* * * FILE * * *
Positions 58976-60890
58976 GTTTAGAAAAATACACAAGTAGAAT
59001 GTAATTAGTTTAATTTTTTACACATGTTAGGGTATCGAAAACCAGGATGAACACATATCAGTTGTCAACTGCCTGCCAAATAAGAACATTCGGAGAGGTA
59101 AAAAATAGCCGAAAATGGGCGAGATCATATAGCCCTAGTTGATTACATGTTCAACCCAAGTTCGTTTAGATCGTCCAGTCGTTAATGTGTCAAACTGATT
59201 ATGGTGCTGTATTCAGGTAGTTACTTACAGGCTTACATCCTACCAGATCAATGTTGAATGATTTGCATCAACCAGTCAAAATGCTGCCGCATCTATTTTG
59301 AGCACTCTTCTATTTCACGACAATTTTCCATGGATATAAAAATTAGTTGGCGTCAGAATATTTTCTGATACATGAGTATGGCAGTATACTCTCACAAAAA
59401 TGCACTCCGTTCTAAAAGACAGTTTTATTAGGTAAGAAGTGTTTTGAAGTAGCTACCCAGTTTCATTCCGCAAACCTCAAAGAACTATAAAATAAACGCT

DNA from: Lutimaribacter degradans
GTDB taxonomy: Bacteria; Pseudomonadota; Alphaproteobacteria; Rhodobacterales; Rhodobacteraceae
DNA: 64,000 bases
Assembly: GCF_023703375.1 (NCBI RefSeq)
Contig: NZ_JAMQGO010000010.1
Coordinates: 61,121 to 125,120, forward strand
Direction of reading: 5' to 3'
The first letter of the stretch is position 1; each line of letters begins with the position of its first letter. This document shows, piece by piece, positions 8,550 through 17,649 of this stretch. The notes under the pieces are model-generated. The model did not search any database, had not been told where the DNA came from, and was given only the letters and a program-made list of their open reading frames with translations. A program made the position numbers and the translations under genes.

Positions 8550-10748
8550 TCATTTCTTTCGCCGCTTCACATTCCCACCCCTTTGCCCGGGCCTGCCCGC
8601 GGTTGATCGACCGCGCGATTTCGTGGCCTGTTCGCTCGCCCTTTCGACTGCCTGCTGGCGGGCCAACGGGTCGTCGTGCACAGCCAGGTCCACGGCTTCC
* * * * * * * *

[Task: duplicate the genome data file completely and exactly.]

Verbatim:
Positions 58976-60890
58976 GTTTAGAAAAATACACAAGTAGAAT
59001 GTAATTAGTTTAATTTTTTACACATGTTAGGGTATCGAAAACCAGGATGAACACATATCAGTTGTCAACTGCCTGCCAAATAAGAACATTCGGAGAGGTA
59101 AAAAATAGCCGAAAATGGGCGAGATCATATAGCCCTAGTTGATTACATGTTCAACCCAAGTTCGTTTAGATCGTCCAGTCGTTAATGTGTCAAACTGATT
59201 ATGGTGCTGTATTCAGGTAGTTACTTACAGGCTTACATCCTACCAGATCAATGTTGAATGATTTGCATCAACCAGTCAAAATGCTGCCGCATCTATTTTG
59301 AGCACTCTTCTATTTCACGACAATTTTCCATGGATATAAAAATTAGTTGGCGTCAGAATATTTTCTGATACATGAGTATGGCAGTATACTCTCACAAAAA
59401 TGCACTCCGTTCTAAAAGACAGTTTTATTAGGTAAGAAGTGTTTTGAAGTAGCTACCCAGTTTCATTCCGCAAACCTCAAAGAACTATAAAATAAACGCT

DNA from: Lutimaribacter degradans
GTDB taxonomy: Bacteria; Pseudomonadota; Alphaproteobacteria; Rhodobacterales; Rhodobacteraceae
DNA: 64,000 bases
Assembly: GCF_023703375.1 (NCBI RefSeq)
Contig: NZ_JAMQGO010000010.1
Coordinates: 61,121 to 125,120, forward strand
Direction of reading: 5' to 3'
The first letter of the stretch is position 1; each line of letters begins with the position of its first letter. This document shows, piece by piece, positions 8,550 through 17,649 of this stretch. The notes under the pieces are model-generated. The model did not search any database, had not been told where the DNA came from, and was given only the letters and a program-made list of their open reading frames with translations. A program made the position numbers and the translations under genes.

Positions 8550-10748
8550 TCATTTCTTTCGCCGCTTCACATTCCCACCCCTTTGCCCGGGCCTGCCCGC
8601 GGTTGATCGACCGCGCGATTTCGTGGCCTGTTCGCTCGCCCTTTCGACTGCCTGCTGGCGGGCCAACGGGTCGTCGTGCACAGCCAGGTCCACGGCTTCC